13 January 2010

Book: The End of the Nation-State

This book by Jean-Marie Guéhenno was published in French in 1993 as "La fin de la démocratie" (The End of Democracy). The English translation appeared two years later under the title "The End of the Nation-State" (trans. Victoria Elliott; University of Minnesota Press, 1995):


From the back cover: "Will the information age and the resulting global community provide a new model, a 'fourth empire,' that will redefine how people pursue and protect their freedoms? [...] Questioning whether democracy can survive without nations, Guéhenno sees a future for humanity that has lost the 'dotted lines' of borders and geographical boundaries."

Reviews: "The End of the Nation-State argues that the territorial nation-state is giving way: from without, to a welter of overlapping, transnational networks fueled by information technology; from within, to subnational ethnic communities. At stake is the future of democracy." (Francis Fukuyama, "Foreign Affairs")

"His analysis ... draws intriguing parallels between the current period and that of the Holy Roman Empire but sees the current 'empire' as an economic network of independent institutions. ... Guehenno's thought-provoking ideas will certainly generate discussions and controversy." ("Library Journal")

"Guéhenno detects not just a shift in power from one institutional location to another but, rather, a profound redefinition of power itself. This redefinition will pose an almost formidable challenge to our basic notions of and approaches to governance." ("American Journal of International Law")

"Where Christianity teaches that 'each man ... is a consciousness, and that this consciousness is irreducible,' the new age of networks requires the surrender of autonomy. As dedicated servants of the network, we become 'people without principles.' Our networked age functions 'better than any human organization has ever functioned, but no one knows to what end.' [...] As if to complete the circuit of ironies that will describe this new era – a world without a center, inhabited by people without principles, gagging on freedoms that have lost all meaning – Guehenno offers this remedy: 'religions without God.'" (A.J. Bacevich, "First Things")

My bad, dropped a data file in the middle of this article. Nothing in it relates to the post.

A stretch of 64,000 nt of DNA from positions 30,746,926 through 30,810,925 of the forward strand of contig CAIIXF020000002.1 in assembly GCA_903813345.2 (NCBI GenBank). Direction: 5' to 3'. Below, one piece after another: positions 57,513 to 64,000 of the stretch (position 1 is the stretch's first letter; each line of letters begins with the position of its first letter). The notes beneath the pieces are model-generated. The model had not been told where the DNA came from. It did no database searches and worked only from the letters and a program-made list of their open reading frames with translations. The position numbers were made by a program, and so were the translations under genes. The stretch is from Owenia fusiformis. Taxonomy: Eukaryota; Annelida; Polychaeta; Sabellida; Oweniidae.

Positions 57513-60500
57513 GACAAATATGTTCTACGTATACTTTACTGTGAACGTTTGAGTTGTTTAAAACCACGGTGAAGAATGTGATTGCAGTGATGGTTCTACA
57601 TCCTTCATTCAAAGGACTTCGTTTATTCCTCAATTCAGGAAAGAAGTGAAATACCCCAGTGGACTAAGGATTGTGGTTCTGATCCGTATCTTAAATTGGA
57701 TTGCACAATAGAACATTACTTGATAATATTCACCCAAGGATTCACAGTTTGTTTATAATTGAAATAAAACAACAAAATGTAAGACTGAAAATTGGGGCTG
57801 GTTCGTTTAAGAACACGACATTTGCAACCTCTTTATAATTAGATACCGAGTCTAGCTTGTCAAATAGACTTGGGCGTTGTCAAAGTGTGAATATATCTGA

The book is fully searchable on Google Book Search (including partial table of contents):


Frenchman Jean-Marie Guéhenno has been Under-Secretary-General of the United Nations for Peacekeeping Operations since 2000. At the time the book was published, he was a Professor at Sciences Po Paris and Director of the Center for Analysis and Forecasting of the French Ministry of Foreign Affairs.

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